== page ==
A North Carolina entrepreneur may choose to set up a business as a limited liability company (LLC). This type of legal structure gives the owner benefits of the limited liability features that typically come with a corporation as well as the amazing tax perks and flexibility of operations a partnership offers.


Naming the LLC

  • The first and most important step in creating a LLC is to choose a name. In the state of North Carolina, the name of an LLC must contain the words Limited Liability Company or the abbreviation for those words which would be L.L.C. or LLC. In addition, certain words that are already being used by Federal or State agencies are strictly prohibited such as the word ‘bank’. If restricted words are chosen, the owners are required to file additional paperwork for approval.
  • Once a name is chosen, a search must be performed to ensure the name is available and is not being used by another North Carolina company or agency. A search can be performed to see if a business name is available in North Carolina.
  • Assuming a website will be designed for the business, it is a good idea to search now to see if the desired URL and domain name is available.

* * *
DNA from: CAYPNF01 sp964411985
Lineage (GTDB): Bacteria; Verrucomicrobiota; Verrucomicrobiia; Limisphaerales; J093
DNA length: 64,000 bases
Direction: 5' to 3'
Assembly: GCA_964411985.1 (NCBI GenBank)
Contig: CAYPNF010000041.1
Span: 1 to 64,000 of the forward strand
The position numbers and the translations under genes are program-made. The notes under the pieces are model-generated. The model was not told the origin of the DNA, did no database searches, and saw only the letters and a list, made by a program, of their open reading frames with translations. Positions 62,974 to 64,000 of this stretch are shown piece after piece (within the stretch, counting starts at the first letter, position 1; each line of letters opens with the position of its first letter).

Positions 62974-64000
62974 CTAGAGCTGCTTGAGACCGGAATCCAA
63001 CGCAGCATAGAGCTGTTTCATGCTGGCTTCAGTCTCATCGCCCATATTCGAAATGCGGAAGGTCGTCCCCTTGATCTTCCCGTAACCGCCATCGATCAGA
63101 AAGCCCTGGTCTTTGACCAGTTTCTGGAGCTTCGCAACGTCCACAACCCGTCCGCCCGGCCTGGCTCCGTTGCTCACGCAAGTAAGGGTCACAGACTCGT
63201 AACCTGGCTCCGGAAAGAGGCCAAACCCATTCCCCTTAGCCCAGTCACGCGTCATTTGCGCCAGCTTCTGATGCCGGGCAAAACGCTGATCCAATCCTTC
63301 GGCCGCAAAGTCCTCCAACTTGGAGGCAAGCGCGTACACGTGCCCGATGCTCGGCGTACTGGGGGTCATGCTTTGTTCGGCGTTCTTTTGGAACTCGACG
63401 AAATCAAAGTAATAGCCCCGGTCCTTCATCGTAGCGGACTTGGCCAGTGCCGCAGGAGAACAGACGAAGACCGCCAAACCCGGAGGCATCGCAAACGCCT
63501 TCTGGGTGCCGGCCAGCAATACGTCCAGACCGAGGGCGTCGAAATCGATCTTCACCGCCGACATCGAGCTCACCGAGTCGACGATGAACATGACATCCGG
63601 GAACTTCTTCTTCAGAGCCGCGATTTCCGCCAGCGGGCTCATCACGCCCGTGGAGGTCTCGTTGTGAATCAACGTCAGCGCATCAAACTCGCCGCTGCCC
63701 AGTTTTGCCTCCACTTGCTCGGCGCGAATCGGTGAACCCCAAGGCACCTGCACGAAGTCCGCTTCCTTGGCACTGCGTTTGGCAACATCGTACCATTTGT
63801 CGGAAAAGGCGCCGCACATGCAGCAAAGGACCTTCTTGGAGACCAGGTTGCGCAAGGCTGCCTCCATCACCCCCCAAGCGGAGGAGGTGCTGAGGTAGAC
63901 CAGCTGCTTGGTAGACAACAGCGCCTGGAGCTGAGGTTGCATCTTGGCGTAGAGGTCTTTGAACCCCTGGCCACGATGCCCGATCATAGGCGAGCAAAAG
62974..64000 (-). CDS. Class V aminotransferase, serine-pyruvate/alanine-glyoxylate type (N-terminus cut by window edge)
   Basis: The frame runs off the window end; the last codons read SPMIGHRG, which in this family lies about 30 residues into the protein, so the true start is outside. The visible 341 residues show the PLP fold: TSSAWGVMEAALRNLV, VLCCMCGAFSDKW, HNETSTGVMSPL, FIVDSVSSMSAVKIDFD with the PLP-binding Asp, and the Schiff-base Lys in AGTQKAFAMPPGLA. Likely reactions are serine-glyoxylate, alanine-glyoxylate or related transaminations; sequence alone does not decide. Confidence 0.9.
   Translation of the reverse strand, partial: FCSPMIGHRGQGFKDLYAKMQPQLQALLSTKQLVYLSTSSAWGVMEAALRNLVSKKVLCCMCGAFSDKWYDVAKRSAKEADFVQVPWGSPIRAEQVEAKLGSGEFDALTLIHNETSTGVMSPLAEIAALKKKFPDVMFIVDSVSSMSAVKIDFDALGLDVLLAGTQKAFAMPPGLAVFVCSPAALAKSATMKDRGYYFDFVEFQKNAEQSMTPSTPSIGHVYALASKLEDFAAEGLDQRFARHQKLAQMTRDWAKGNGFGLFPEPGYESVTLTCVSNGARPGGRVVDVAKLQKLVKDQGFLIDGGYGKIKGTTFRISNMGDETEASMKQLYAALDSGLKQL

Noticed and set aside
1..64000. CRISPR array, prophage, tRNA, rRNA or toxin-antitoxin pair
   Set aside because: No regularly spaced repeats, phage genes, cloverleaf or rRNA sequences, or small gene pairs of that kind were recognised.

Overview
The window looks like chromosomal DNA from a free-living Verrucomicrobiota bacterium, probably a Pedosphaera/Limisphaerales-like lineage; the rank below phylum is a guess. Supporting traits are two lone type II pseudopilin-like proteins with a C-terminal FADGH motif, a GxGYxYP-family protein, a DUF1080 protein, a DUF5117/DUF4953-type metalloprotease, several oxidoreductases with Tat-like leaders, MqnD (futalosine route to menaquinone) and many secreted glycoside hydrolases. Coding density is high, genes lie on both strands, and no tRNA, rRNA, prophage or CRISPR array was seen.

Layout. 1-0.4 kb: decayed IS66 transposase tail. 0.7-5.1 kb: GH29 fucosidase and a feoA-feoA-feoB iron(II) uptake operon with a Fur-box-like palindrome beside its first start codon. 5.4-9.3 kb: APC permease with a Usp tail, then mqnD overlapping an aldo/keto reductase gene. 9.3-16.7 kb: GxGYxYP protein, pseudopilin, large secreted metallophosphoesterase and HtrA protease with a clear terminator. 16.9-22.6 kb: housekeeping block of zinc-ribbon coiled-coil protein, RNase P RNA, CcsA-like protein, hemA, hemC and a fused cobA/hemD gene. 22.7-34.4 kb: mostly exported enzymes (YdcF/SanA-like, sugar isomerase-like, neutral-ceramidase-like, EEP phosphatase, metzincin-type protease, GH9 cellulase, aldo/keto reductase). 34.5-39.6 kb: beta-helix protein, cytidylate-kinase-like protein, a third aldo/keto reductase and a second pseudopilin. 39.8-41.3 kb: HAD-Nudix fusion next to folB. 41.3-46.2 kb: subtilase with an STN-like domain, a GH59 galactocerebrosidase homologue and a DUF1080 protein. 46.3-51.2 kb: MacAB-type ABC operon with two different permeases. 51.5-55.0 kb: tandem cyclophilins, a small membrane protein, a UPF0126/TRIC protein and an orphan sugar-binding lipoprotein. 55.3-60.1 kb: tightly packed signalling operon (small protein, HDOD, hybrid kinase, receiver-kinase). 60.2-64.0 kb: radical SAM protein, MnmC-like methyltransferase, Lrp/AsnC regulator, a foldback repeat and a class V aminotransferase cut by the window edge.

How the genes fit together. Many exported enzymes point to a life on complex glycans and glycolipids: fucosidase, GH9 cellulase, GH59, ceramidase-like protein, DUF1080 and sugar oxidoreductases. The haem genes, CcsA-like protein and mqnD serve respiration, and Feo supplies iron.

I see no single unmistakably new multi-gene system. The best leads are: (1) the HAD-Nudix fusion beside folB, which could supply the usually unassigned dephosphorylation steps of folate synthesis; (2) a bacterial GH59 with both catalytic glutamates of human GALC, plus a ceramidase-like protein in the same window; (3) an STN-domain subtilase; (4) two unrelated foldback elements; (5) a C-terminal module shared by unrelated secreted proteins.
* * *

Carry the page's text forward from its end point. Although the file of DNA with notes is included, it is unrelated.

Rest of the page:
Select a Registered/ Statutory Agent

Filing Articles of Organization

The legal document necessary to file the Articles of Organization for a North Carolina LLC is Form L-01. Articles of Organization must include the following:

  • Company Name
  • Members (Owners)
  • Principal Office Address
  • Registered Office and Agent Managers
  • Optional Provisions
  • Powers
  • The Articles of Organization Form L-01 must be signed by all members and filed with the N.C. Department of the Secretary of State. The fee is $125 and is non-refundable.

Create Operating Agreement

  • The state of North Carolina does not require an Operating Agreement to form an LLC


Getting Your EIN

  • An EIN is an employee identification number, issued by the Internal Revenue service. Sometimes it is also called a Federal Tax Identification Number. It’s a unique number issued to each business. You’ll need an EIN to open a business bank account; file Federal and State Taxes; and hire employees.
  • Before you get your EIN make sure your new business has been properly formed before applying and be wary of paid sites. EINs are free direct from the IRS.